Leftist claims win in Ecuador election, rival cries foul
Leftist candidate Lenin Moreno appeared on the verge of victory in Ecuador’s presidential election but his opposition rival refused to recognize the results, calling on his supporters to take to the streets to guard against "fraud."
Sunday’s second-round runoff in the Andean nation of 16 million was being watched closely as a barometer of whether the left, which had dominated South American politics for the past 15 years, could stop a string of right-wing victories across the region.
With more than 96 percent of voting acts counted, Moreno had 51 percent of the vote while conservative banker Guillermo Lasso had 49 percent. A difference of about 220,000 votes separated the two candidates with fewer than 300,000 still left to count.
Lasso said he would challenge the results in all of Ecuador’s 24 provinces after three exit polls showed him winning. He also questioned why results that took three days to calculate following the first round of voting in February were announced so quickly in Sunday’s runoff.
"This is very sickening. We’re not going to allow it," said Lasso, adding that he had shared his concerns with the head of the Organization of American States in a phone conversation.
He accused President Rafael Correa of trying to install an "illegitimate" government.
Thousands of outraged Lasso supporters shouting "fraud" crashed through metal barricades to almost reach the entrance of the electoral council’s headquarters in Quito. By midnight a few hundred protesters remained.
In Guayaquil, where Lasso is from, supporters shouted "Get out Correa!" and threw sticks at riot police in formation before being pushed back with tear gas. There were reports of small scuffles and clashes in other cities.
Correa accused Lasso supporters of trying to disavow the results and provoke violence, while the head of the electoral council, a favorite punching bag of the opposition, appealed for calm.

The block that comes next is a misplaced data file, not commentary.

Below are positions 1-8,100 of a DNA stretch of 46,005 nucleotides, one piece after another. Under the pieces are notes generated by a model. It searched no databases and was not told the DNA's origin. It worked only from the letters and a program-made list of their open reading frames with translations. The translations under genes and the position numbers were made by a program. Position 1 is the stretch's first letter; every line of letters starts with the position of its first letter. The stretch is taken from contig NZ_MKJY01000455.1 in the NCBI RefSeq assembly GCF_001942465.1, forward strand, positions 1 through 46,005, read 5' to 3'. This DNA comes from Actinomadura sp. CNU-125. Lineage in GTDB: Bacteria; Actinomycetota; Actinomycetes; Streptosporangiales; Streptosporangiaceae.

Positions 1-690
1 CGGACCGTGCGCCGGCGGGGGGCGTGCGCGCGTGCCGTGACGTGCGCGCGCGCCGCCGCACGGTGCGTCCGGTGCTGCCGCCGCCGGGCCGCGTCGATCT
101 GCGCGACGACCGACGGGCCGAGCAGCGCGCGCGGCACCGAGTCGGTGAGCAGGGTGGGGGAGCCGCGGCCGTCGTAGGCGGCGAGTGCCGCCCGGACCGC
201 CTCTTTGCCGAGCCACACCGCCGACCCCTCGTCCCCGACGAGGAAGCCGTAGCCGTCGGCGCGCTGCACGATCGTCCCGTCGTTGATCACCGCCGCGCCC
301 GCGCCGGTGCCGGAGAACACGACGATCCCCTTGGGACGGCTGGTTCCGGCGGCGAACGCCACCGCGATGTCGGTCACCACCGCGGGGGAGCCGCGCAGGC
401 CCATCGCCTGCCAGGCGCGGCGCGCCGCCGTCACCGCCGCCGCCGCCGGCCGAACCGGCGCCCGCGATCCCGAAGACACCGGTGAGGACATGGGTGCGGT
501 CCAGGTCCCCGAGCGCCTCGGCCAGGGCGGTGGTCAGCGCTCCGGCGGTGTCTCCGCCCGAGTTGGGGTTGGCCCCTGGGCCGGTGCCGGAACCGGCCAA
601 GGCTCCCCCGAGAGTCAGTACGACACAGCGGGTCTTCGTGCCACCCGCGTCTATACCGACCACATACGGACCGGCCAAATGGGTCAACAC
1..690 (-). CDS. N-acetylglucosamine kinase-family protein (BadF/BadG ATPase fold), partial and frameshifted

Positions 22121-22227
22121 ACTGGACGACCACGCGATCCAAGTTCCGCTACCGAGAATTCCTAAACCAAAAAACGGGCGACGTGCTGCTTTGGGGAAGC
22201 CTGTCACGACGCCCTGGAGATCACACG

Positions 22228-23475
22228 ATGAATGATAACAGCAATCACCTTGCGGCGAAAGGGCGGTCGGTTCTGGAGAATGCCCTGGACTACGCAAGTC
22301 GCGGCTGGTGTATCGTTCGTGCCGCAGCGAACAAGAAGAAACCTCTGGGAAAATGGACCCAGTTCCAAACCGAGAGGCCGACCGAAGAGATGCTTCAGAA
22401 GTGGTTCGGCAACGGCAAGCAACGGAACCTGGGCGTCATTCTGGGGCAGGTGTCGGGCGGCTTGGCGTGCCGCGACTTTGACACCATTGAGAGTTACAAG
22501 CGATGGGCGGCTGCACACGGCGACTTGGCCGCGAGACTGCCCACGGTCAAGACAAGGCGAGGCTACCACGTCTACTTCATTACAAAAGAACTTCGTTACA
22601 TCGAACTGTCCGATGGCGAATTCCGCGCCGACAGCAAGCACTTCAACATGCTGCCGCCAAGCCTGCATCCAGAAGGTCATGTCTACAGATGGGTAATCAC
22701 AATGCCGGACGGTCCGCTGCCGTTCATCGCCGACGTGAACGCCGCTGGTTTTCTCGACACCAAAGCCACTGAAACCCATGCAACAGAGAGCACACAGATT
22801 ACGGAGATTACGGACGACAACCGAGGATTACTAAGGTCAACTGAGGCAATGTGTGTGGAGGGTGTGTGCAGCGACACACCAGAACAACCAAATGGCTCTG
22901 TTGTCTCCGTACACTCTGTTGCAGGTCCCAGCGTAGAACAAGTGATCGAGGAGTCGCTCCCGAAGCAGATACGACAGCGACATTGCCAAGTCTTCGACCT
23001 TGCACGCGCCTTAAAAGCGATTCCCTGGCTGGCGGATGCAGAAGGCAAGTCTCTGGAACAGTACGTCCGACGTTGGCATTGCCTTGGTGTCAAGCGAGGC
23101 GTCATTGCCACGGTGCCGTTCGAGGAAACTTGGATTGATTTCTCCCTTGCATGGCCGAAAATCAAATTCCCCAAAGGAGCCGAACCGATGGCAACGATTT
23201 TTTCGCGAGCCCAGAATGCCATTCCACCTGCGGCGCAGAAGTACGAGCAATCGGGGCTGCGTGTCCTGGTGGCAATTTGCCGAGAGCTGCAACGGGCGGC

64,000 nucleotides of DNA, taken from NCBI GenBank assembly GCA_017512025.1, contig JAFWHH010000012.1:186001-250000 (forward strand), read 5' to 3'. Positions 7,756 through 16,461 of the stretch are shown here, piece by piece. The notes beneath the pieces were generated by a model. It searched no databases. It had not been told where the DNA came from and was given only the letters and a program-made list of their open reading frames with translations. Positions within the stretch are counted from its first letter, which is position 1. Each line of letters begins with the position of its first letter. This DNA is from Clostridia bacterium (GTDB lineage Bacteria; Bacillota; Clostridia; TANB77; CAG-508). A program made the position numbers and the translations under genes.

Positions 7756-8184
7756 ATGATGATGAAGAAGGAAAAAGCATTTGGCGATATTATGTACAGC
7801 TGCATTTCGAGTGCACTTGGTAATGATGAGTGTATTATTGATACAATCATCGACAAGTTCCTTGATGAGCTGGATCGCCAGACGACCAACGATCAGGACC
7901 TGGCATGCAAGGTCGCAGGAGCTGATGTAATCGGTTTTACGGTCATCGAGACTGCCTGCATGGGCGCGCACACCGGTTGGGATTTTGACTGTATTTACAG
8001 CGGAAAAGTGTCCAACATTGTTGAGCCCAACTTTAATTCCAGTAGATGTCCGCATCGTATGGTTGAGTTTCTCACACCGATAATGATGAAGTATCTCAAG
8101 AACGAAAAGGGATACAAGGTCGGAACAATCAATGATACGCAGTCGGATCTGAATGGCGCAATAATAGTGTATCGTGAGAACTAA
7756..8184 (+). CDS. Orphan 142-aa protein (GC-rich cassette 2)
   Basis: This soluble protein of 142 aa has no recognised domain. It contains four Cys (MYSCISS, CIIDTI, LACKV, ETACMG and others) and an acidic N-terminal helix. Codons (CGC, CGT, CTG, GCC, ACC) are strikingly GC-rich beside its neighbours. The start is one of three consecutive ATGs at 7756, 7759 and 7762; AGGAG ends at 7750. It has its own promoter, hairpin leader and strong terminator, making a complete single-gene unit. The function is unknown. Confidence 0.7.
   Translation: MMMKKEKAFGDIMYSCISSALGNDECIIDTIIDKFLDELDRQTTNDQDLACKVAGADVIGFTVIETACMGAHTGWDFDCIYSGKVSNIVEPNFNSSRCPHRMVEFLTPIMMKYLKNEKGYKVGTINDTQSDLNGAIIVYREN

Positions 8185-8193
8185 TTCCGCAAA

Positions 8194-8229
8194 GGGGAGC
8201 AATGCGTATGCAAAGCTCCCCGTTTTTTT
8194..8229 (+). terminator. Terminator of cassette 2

"Ecuador deserves that its political actors show ethical responsibility in recognizing the democratic will expressed by the people at the voting booths," said National Electoral President Juan Pablo Pozo.
So far the only evidence of possible fraud presented by Lasso’s campaign are the results in one tiny provincial voting center that it said were reversed when they were reported to electoral authorities in Quito. There was no immediate comment from the OAS, which sent a mission of electoral observers.
Moreno, meanwhile, said he would start work immediately on his transition. With Correa standing behind him, the two joined supporters in singing leftist classics in an outdoor rally.
Outside the region, the election was being closely watched by supporters of WikiLeaks founder Julian Assange, who has been living under asylum at Ecuador’s embassy in London since 2012. Before the election, Lasso had said he would evict the Australian activist, who is wanted for extradition by Sweden, within 30 days of taking office. Moreno said he would allow him to stay.
On his Twitter account shortly after the results became known, Assange took a jab at Lasso’s pledge.
"I cordially invite Lasso to leave Ecuador within 30 days (with or without his tax haven millions)," he wrote.
Three exit polls had shown Lasso winning, including one that accurately predicted the first-round results and gave him a six-percentage point victory. A quick count of voting acts by a respected local watchdog found there was a technical tie with a difference of less than 0.6 percentage points separating the two candidates. The group refrained from saying which candidate had the advantage.
Correa said the exit polls had "lied."
"The moral fraud of the right-wing won’t go unpunished," he wrote on Twitter.
For weeks Ecuadoreans polarized by 10 years of Correa’s iron-fisted rule had been bracing for a contested vote
With Ecuador’s economy slated to shrink by 2.7 percent this year as oil prices remain low and with a majority of citizens stating in surveys that they are eager for change, analysts had been anticipating that Ecuadoreans would back Lasso and join the growing list of Latin American nations — Argentina, Brazil, Peru and Venezuela — shifting to the right in recent elections.
Voters also looked hungry for change amid ongoing corruption allegations related to bribes Brazilian construction giant Odebrecht paid to officials in Correa’s government and a $12 million contracting scandal at state-run PetroEcuador.
Yet in the final weeks of the race, Moreno had inched ahead in polls amid an aggressive campaign led by Correa to cast Lasso as a wealthy, out-of-touch politician who profited from the country’s 1999 banking crisis. Moreno also benefited from last-minute doubts that Lasso if elected would gut social programs that have endeared poor voters to Correa’s "Citizens’ Revolution."
Moreno, who has used a wheelchair since being shot in an attempted robbery two decades ago, cuts a softer image than the infamously irritable Correa which was on display Sunday night as he addressed supporters.
"It’s time for peace and union. Everyone will have a new opportunity and we will seek dialogue and harmony," said Moreno. "Our hand is outstretched."
AP Writer Joshua Goodman contributed to this report from Caracas, Venezuela.